1. Not very valuable. Handling and storage costs far outweigh acquisition costs.
2. Unmatched, easy; well matched, somewhat difficult.
3. Generally it depends on the specific inherited immune characteristics of mother and child, similar to these factors in kidney donation.
4. For decades, yes, for a lifetime no.
5/6 No and sort of yes.
If you are going to donate cord blood for others, as a humanitarian thing, check with your OB/GYN about whether they know who would need to be there to ship the donation.
If you are going to save it for family use, I would do so only if you are aware of a known risk requiring use of such a donation in the baby or family, such as an inherited blood disorder or similar risk factor. If there is none, the cost-effectiveness of banking with a commercial outfit is poor unless you have inexpensive access to a liquid nitrogen-level freezer for long term storage. If the family has such an inherited disorder, check with the physicians treating it for instructions.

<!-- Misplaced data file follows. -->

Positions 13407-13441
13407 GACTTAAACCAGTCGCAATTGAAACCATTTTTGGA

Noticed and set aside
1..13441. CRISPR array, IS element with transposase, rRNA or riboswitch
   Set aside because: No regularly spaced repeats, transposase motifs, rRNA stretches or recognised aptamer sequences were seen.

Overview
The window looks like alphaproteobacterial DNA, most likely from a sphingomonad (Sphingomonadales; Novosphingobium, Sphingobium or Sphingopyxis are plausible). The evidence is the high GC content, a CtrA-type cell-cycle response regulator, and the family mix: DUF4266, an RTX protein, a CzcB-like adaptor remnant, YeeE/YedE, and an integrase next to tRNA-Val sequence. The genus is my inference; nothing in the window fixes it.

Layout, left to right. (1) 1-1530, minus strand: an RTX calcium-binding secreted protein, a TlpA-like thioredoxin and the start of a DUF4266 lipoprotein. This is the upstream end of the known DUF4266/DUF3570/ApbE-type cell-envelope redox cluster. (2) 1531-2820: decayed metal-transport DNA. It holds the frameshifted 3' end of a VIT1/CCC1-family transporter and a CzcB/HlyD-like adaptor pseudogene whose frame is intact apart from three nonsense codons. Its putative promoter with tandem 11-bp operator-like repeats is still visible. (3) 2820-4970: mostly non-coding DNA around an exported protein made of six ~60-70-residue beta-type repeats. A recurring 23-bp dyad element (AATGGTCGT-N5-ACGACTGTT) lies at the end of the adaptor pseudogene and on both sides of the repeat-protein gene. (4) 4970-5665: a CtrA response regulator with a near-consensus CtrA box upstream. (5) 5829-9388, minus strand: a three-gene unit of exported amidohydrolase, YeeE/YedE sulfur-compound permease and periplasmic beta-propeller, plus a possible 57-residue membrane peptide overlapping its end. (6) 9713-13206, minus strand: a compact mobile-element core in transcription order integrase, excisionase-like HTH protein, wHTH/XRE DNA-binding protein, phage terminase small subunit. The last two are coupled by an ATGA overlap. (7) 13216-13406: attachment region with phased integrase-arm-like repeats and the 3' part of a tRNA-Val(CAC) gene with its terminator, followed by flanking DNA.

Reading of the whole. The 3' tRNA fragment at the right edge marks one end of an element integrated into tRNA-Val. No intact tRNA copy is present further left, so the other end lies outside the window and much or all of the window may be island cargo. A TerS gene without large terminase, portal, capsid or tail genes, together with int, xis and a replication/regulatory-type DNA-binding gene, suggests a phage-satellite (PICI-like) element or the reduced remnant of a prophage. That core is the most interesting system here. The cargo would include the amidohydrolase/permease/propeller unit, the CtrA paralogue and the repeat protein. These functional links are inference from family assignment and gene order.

One source I looked at was: https://parentsguidecordblood.org/en
If you're trying to be homo economicus and maximize your expected utility, probably it's not worth it. But if you're not, you can still do it! We did (blood and tissue).